Flashback to May 1996 – Partnership Marketing
Is your company seeking partners to integrate your products into theirs? Or do you want to build in specialized software products from other companies? Consider partnership marketing.
To get readers some lessons in partnership strategies for market development we talked recently with Glenn Sparkes, Canadian Area Manager of SunSoft, the software division of Sun Microsystems. In late 1995, his company chose Ottawa as its new Canadian headquarters. Sparkes reports that ‘ … Ottawa is a great place to headquarter this type of business – many of our major markets are represented here; government, telephone companies and manufacturers, high technology and R&D. As well, there are many “early adopters” right here in Ottawa.’ We agree – for example we have a number of world-class integrators, such as SHL, Kanatek, Opcom, and Digidyne.
Partnership Marketing – Lessons from SunSoft
As background, Sparkes gave a perspective on the SunSoft mission; ‘Our division was spawned by Sun Microsystems four years ago. The SunSoft mission is to achieve volume sales of software, on multiple hardware architectures (SPARC, Intel, PowerPC), into the enterprise. Our products are focused around operating platforms and middleware. There are three themes which run through our entire product line – development, deployment, and management.’
Partner Selection Criteria
Their criteria list for partner selection provides a few good lessons:
1. Market focus – Telephone companies, Finance, Government, Retail, Oil & Gas. – Based on an assessment of current trends, they have chosen market segments with the type of business problems and installed technology that they can grow with.
2. Service capabilities – must have most or all of the following a) customer service, b) technical support, c) training, d) consulting, e) systems integration. – True to the basics of marketing dynamics, they have recognized the need for delivery of a ‘whole solution’ to the client. The partners must be able to give customers confidence that benefits will be achieved.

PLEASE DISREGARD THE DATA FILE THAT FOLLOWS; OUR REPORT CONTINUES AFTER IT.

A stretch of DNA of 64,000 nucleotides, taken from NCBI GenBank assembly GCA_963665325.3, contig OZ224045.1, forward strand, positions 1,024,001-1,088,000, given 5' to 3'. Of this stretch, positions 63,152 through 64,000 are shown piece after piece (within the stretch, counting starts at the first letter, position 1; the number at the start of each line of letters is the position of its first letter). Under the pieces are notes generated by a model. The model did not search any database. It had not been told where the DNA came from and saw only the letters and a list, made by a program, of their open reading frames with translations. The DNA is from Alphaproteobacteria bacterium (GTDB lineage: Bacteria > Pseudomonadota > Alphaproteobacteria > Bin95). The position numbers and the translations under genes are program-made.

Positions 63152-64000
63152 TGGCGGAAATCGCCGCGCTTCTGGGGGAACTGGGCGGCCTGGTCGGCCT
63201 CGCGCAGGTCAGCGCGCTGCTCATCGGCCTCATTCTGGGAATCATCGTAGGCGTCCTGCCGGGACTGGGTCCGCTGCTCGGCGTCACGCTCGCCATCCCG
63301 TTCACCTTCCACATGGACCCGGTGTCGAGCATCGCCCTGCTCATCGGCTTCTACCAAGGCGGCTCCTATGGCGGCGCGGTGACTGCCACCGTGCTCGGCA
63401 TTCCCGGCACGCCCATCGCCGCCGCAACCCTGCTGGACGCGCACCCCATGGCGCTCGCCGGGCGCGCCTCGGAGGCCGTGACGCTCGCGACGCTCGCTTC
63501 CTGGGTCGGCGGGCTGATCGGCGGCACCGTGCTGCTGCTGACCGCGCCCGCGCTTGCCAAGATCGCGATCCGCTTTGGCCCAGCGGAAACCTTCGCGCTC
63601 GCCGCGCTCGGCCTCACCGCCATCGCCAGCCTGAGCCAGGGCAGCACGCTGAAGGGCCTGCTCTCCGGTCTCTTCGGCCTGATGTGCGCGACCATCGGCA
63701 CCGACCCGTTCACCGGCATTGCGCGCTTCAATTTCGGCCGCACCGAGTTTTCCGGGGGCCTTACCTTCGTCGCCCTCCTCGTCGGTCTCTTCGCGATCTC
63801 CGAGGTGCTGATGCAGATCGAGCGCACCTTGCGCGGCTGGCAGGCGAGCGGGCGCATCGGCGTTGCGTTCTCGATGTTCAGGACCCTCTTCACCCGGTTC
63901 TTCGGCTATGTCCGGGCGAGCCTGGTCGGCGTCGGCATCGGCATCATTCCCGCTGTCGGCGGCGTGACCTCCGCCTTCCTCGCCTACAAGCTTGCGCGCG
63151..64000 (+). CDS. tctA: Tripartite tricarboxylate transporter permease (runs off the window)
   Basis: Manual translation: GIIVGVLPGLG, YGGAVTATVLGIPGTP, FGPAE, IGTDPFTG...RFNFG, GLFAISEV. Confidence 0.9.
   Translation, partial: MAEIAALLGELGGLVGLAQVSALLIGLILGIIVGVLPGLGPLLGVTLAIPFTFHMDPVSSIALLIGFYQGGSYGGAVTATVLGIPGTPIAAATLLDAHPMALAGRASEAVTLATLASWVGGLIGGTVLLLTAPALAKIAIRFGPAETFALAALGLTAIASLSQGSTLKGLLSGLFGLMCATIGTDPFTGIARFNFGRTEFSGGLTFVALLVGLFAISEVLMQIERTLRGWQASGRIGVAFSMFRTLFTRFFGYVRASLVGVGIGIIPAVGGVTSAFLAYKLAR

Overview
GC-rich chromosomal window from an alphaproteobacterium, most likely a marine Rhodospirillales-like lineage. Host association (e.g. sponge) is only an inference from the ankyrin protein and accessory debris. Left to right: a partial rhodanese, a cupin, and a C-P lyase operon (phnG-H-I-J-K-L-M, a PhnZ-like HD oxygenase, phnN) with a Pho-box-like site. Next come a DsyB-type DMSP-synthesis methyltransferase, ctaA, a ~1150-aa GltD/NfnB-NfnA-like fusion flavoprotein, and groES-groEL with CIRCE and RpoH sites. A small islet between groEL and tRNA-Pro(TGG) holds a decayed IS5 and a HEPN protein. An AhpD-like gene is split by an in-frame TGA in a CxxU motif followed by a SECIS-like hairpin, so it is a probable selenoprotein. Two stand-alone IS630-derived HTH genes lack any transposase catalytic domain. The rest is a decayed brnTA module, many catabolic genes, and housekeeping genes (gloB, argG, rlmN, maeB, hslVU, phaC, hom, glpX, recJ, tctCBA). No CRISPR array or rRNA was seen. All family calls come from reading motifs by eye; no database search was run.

3. Installed Base – must already have an attractive customer list, with a realistic forecast that a significant portion of the Sun software revenue will come from the installed customer base. – It takes a lot of time and money to build a set of client relationships – the value is recognized by this part of the selection model.
4. Marketing resources – need to see at least one person dedicated to marketing. – Good partners are committed to strategic level demand creation for maintaining a healthy prospecting funnel.
5. Productivity – should be producing at least $200K+ of revenue per employee. – A healthy revenue productivity shows that a partner is getting good leverage from knowledge resources. This kind of partner will be more adaptable as the market changes and as competition grows in some segments.
6. Financial strength – potential partner should have a positive cash flow. – Positive cash flow is a good indicator of strong business management and health.
Each part of the model gives insight into market size and timing. Rate your strength in each element. Then re-do your sales forecast. Have fun! Suggested reading is Crossing the Chasm, by Geoffrey Moore. If you have a financial stake in a technology business, get to your local bookstore!
And that is not all! SunSoft is planning to be very selective about their choice of partners. With this select group, a brand image will be cultivated for the partnership program. The brand image will be backed by a strong investment in training, support, and joint business planning. What a great way to develop and leverage a long term partnership!
This article by Peter Fillmore, was originally published in MARKETECH in May 1996.